Eisner, however, was just starting his ambitious program to expand the Disney company. That year, Disney changed its name to the Walt Disney Company. By 1989, the company had bought its own TV station, opened its own stores to sell Disney-related items, and spent more than $1 billion to modernize Disney World. Disney also started a third film company, Hollywood Pictures, which also had its own record label. The next year, Disney opened a new studio, built with MGM, near Disney World. Other projects there included a water park and new resort complexes.

The new projects continued during the 1990s. The company bought a hockey franchise and named it after a team featured in one its movies, the Mighty Ducks. Later, Disney bought a baseball team, the California Angels. In film production, a new wave of quality animated films led to strong boxoffice revenues and new licensing fees. The company also took control of Miramax, a film company known for its intelligent, smaller-budget films. Disney had a new hit TV show with Home Improvement, and it launched its own publishing company, Hyperion. By 1993, revenues reached $8.5 billion, with a larger percentage coming from international operations than in the past.

The next year, Disney released The Lion King, the top movie of the year. The soundtrack recording of The Lion King reached number one, and a Broadway play based on the movie was also a hit. Disney first came to Broadway in 1994, producing a musical based on its film version of Beauty and the Beast. The same year, the company bought a Broadway theater, helping to revitalize New York's Time Square area.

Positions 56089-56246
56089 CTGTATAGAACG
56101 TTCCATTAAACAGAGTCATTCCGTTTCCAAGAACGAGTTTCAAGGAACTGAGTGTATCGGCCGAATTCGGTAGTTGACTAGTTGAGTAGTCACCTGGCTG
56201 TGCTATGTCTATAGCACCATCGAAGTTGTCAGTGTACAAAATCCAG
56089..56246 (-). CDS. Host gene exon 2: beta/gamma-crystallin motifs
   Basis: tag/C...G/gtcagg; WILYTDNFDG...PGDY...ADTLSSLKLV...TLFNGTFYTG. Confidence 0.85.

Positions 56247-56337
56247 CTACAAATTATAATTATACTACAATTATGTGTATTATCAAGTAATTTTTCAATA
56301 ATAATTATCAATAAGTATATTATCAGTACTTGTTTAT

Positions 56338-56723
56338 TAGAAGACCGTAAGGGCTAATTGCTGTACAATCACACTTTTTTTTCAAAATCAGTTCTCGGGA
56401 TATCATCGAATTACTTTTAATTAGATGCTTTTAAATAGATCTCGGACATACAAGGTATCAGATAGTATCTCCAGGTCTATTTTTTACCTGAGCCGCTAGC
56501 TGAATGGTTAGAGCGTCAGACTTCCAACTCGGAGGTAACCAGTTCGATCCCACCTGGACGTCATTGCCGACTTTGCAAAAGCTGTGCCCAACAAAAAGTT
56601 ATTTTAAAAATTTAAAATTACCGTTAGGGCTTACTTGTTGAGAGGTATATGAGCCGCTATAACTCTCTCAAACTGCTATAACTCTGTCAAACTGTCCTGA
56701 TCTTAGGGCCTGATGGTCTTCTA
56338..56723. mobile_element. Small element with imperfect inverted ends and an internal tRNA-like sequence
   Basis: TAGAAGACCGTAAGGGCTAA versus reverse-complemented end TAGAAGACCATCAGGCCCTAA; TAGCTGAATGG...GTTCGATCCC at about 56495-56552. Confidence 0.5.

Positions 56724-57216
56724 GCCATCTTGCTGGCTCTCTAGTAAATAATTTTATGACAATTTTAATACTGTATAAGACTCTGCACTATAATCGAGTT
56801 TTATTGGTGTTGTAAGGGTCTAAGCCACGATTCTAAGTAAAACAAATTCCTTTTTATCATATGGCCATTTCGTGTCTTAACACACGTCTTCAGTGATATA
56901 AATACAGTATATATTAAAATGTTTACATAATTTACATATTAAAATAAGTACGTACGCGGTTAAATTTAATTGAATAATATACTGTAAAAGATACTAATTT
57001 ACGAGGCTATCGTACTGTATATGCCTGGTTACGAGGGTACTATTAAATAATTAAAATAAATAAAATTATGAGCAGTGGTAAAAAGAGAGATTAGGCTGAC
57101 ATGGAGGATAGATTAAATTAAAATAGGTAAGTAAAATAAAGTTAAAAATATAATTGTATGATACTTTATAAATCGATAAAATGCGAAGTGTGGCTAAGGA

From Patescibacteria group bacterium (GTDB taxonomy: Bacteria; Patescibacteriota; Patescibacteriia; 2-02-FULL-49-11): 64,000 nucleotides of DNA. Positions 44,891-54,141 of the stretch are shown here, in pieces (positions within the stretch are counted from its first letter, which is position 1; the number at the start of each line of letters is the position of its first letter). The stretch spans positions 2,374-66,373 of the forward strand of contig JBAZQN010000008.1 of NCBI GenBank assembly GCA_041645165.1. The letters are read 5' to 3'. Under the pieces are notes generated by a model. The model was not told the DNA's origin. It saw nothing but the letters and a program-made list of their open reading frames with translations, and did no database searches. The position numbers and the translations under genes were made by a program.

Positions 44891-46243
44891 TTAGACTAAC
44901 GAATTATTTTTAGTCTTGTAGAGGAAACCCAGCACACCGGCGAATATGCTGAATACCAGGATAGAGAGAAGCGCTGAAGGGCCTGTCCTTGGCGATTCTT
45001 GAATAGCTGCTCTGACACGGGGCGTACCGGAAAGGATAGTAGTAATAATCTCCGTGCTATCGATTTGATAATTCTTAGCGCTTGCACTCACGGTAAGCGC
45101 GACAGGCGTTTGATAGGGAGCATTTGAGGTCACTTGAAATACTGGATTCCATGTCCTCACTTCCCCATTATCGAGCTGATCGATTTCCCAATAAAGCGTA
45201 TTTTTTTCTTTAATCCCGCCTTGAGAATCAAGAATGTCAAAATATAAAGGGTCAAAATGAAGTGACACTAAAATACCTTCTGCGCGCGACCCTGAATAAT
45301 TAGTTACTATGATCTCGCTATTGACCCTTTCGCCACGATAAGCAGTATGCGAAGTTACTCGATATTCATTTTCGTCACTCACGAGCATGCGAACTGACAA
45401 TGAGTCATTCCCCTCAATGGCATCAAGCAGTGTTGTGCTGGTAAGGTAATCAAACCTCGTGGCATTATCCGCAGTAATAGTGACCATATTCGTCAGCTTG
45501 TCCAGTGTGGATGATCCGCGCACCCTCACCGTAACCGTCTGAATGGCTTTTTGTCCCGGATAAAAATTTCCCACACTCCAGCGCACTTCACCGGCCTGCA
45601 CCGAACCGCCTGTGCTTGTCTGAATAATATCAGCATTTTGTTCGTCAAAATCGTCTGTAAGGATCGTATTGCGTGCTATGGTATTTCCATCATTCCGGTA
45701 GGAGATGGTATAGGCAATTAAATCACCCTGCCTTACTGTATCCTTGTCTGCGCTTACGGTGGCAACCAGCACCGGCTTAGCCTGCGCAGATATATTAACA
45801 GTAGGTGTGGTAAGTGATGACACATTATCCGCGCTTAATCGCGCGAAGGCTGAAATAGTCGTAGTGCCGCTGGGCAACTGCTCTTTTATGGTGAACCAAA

With its growth and power, Disney under Eisner developed a reputation for being tough. The company's movies continued to cost less to make than other film studios, and it drove hard bargains with partners and distributors. In 1995, Eisner told Fortune, "If you're soft and fuzzy, like our characters, you become the skinny kid on the beach, and people in this business don't mind kicking sand in your face." At the same time, however, Eisner was earning huge salaries, most of it tied to Disney stock. To some people, he became a symbol of the growing gap in pay between America's chief executive officers and its average workers.

Disney around the World

In 1983, Disney's first overseas theme park opened, in Tokyo, Japan. Although it did not own the park, Disney made money managing it. Its second major foreign development was Euro Disney, built outside Paris, France, and later renamed Disneyland Resort Paris. The park opened in 1992 and lost money at first, but eventually generated a profit for the company. Disney opened a second theme park in Tokyo in 2001, and made plans to open a park in Hong Kong. In March 2002, the company launched a second theme park near Paris called Walt Disney Studios Park.

New Worlds to Conquer

Disney moved farther into television with its 1995 purchase of Capital Cities/ABC for $19.6 billion. The network owned several cable channels, including the hugely successful sports network, ESPN. The company also built a sports complex in Florida and opened a planned community, Celebration. The town, built from scratch, was located just outside Walt Disney World. Already part of the travel industry with its theme parks and hotels, Disney started its own cruise line in 1998. That year, Disney also took a large step into the Internet, buying a large portion of search engine company Infoseek, so it could begin displaying its content on the World Wide Weband create more demand for its products. In 2001, a second park opened in CaliforniaDisney's California Adventure.

Creating a multimedia empire, however, led to problems. By 1999, Eisner was looking for a way to cut costs to ensure future profits. The year before, sales had grown to $23 billion and profits were more than $1 billion. Still, business analysts complained about the company's direction. In 2001, Disney suffered when the September 11 terrorist attacks cut revenues at its theme parks. And while a few of its animated films were successful, none matched the popularity of The Lion King or Beauty and the Beast. Top executives, however, remained confident. Robert Iger, company president, told Fortune in January 2002, "We have an unbelievable array of brands to drive growth and operating income." Around the world, the name Disney still meant fun, wonder, and a sense of magic.

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Walt Disney Co

WALT DISNEY CO.